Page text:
ABA Brief Supports Appointed Counsel for Indigent Parents in Abuse and Neglect Cases
The American Bar Association has filed an amicus supporting state-funded counsel for indigent parents facing the possible loss of their children in abuse or neglect cases filed by the state.
The brief (PDF) filed with the New Hampshire Supreme Court says the risk of error when parents are without lawyers “is too great to comport with due process” under the state constitution. A press release has more information.
In abuse and neglect proceedings, facts will need to be investigated and presented in an orderly manner, witnesses will have to be cross-examined, and psychiatric and medical testimony may be needed, the brief says. Despite relaxed evidentiary standards, most unrepresented parents will not be able to perform such functions, according to the brief. “The legal and factual complexities inherent in adversarial child custody cases can create hurdles the indigent parent cannot overcome.”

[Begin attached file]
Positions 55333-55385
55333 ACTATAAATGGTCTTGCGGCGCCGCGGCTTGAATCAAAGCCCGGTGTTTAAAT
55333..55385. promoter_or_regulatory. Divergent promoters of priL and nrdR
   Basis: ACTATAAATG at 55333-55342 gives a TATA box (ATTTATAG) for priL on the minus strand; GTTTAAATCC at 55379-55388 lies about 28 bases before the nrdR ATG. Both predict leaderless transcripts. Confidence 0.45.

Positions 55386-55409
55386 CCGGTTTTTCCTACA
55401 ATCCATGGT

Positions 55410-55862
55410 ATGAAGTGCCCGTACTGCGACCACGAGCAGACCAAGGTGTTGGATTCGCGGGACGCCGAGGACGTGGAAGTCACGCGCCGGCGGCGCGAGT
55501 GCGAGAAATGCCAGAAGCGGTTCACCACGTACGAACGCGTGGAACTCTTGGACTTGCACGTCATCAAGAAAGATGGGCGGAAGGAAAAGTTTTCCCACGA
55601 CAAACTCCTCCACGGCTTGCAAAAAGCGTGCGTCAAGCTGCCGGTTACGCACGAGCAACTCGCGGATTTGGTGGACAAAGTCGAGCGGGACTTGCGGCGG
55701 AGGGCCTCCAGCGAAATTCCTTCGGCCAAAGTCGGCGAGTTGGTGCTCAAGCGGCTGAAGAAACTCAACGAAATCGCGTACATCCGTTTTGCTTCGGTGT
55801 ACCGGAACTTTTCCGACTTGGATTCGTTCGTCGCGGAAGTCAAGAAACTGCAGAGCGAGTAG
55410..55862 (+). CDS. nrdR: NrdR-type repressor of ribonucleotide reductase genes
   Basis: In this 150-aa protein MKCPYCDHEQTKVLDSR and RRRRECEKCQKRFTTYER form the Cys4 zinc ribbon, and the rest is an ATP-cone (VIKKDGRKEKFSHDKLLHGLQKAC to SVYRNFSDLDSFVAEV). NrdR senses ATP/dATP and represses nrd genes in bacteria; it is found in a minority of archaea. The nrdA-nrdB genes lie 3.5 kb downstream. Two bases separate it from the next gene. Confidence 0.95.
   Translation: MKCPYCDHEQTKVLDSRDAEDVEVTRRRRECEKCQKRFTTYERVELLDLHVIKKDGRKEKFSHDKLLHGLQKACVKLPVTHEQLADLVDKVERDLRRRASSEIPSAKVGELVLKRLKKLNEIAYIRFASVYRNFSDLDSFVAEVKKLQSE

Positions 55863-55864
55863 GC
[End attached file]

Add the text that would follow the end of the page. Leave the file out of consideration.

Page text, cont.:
ABA policy urges federal and state governments to provide lawyers to low-income persons in “adversarial proceedings where basic human needs are at stake, such as those involving shelter, sustenance, safety, health or child custody.”
A “substantial majority” of states already recognize a right to counsel for indigent parent-defendants, the brief says.
The case is In re Christian M. and Alexander M.